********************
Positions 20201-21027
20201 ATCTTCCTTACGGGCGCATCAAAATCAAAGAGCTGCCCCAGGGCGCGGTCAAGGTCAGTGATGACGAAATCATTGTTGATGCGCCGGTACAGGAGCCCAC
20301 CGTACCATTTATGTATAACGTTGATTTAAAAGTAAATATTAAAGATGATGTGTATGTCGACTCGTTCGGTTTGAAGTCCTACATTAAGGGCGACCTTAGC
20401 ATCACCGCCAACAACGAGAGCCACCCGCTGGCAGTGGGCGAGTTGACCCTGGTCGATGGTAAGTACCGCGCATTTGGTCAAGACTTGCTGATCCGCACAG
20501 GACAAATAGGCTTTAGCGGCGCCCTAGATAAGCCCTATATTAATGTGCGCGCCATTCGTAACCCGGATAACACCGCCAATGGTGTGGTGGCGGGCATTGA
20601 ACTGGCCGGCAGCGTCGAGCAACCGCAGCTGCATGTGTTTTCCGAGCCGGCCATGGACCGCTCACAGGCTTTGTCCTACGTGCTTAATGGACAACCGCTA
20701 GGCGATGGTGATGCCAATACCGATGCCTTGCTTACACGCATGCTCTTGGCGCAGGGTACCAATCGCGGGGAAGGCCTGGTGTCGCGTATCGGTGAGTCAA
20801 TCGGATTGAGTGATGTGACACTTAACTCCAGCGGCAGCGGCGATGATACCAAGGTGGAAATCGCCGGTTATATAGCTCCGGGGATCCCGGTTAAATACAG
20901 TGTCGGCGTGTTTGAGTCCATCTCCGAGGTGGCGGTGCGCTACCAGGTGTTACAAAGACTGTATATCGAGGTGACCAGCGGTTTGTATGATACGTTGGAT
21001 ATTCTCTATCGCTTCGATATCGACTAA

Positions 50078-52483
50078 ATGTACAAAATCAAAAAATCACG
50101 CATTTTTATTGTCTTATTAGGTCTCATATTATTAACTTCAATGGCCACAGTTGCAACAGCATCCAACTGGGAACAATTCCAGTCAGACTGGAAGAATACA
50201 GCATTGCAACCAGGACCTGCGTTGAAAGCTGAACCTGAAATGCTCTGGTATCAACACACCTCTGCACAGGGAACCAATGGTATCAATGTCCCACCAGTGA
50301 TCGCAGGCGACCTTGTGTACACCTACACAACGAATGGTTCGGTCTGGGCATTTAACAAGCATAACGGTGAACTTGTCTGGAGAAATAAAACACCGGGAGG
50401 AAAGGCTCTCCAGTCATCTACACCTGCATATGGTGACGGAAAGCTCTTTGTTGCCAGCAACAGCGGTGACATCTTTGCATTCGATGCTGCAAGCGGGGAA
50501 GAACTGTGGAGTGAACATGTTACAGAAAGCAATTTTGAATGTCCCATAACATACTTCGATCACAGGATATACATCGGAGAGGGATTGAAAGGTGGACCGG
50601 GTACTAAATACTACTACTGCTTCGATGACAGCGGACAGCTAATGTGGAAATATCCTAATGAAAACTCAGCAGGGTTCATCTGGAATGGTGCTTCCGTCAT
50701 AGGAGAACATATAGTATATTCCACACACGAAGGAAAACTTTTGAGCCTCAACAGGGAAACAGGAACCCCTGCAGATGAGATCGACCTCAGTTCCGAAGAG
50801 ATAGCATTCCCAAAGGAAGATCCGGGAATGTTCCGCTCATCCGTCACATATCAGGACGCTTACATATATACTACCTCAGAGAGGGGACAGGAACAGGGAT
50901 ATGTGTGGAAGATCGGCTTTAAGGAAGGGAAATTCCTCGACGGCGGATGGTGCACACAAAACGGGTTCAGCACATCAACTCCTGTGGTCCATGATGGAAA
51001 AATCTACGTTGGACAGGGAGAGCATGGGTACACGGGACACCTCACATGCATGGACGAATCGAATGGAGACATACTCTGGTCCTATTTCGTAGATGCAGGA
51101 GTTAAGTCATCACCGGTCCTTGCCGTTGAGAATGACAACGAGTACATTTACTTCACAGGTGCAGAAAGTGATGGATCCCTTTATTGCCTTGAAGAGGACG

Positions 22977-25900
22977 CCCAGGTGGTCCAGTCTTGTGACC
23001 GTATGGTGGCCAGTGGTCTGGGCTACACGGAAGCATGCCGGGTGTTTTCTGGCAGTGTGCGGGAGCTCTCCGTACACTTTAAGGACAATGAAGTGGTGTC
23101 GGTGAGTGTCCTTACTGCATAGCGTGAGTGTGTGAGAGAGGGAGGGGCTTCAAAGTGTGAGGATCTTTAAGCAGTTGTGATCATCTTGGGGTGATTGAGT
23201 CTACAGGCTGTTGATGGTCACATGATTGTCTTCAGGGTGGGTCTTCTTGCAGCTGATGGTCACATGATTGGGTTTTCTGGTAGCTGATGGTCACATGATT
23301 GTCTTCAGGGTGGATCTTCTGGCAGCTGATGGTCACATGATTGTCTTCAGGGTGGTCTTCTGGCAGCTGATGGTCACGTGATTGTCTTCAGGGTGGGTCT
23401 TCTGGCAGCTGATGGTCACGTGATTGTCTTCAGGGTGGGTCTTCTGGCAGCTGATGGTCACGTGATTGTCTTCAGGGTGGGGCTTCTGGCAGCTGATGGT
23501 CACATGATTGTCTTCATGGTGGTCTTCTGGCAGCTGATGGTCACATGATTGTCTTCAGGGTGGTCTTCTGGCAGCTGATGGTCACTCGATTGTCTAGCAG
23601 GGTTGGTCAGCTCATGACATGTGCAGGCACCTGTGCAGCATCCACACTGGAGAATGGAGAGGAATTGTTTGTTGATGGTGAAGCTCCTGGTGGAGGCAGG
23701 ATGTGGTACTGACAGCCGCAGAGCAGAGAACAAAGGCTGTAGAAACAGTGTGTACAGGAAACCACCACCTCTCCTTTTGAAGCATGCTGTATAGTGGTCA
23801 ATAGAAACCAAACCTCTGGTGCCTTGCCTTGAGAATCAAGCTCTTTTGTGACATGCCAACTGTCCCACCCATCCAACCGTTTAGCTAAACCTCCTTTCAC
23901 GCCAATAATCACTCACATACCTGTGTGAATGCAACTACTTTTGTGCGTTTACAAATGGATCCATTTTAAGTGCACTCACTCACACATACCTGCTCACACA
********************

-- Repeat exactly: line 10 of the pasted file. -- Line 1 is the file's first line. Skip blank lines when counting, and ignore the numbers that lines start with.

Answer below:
21001 ATTCTCTATCGCTTCGATATCGACTAA